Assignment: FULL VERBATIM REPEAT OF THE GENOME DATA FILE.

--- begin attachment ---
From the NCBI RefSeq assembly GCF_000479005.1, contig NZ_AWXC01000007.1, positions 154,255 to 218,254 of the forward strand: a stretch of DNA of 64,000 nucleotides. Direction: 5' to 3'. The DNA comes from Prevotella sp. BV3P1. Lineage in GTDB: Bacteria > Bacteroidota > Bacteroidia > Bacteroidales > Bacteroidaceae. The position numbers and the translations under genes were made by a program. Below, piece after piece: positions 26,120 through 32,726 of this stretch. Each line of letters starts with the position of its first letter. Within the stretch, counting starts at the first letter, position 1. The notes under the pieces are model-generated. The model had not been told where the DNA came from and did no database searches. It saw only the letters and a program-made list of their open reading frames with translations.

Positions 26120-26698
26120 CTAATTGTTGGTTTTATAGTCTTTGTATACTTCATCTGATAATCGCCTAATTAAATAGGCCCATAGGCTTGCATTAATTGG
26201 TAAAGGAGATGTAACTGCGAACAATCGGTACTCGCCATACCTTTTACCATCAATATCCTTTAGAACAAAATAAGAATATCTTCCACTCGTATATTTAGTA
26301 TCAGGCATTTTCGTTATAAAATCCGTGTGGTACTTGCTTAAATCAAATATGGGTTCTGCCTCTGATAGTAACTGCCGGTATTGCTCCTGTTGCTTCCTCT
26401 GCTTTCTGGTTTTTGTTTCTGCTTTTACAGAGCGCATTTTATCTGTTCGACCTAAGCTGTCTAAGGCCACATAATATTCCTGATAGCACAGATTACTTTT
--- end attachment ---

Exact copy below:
From the NCBI RefSeq assembly GCF_000479005.1, contig NZ_AWXC01000007.1, positions 154,255 to 218,254 of the forward strand: a stretch of DNA of 64,000 nucleotides. Direction: 5' to 3'. The DNA comes from Prevotella sp. BV3P1. Lineage in GTDB: Bacteria > Bacteroidota > Bacteroidia > Bacteroidales > Bacteroidaceae. The position numbers and the translations under genes were made by a program. Below, piece after piece: positions 26,120 through 32,726 of this stretch. Each line of letters starts with the position of its first letter. Within the stretch, counting starts at the first letter, position 1. The notes under the pieces are model-generated. The model had not been told where the DNA came from and did no database searches. It saw only the letters and a program-made list of their open reading frames with translations.

Positions 26120-26698
26120 CTAATTGTTGGTTTTATAGTCTTTGTATACTTCATCTGATAATCGCCTAATTAAATAGGCCCATAGGCTTGCATTAATTGG
26201 TAAAGGAGATGTAACTGCGAACAATCGGTACTCGCCATACCTTTTACCATCAATATCCTTTAGAACAAAATAAGAATATCTTCCACTCGTATATTTAGTA
26301 TCAGGCATTTTCGTTATAAAATCCGTGTGGTACTTGCTTAAATCAAATATGGGTTCTGCCTCTGATAGTAACTGCCGGTATTGCTCCTGTTGCTTCCTCT
26401 GCTTTCTGGTTTTTGTTTCTGCTTTTACAGAGCGCATTTTATCTGTTCGACCTAAGCTGTCTAAGGCCACATAATATTCCTGATAGCACAGATTACTTTT